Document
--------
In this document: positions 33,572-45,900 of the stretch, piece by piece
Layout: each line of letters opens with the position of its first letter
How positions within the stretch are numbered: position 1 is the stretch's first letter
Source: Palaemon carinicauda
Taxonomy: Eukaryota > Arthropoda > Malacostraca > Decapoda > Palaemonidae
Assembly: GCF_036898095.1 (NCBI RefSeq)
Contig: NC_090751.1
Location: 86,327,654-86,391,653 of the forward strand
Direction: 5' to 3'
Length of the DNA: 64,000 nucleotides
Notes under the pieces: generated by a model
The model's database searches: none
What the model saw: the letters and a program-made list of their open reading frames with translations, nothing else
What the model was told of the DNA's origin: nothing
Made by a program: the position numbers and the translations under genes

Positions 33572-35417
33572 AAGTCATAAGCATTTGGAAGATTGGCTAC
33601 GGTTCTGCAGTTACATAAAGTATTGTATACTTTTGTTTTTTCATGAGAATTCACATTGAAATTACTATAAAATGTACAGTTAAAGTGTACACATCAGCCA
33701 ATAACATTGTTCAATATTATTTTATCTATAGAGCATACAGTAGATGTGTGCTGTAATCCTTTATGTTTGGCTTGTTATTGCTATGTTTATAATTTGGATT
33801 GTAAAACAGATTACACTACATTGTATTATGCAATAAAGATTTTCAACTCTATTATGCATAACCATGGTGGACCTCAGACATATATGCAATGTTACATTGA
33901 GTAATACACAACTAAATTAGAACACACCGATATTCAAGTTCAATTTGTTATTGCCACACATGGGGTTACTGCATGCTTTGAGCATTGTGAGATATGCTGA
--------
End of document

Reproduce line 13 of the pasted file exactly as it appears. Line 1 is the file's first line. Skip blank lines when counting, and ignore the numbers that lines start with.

What the model saw: the letters and a program-made list of their open reading frames with translations, nothing else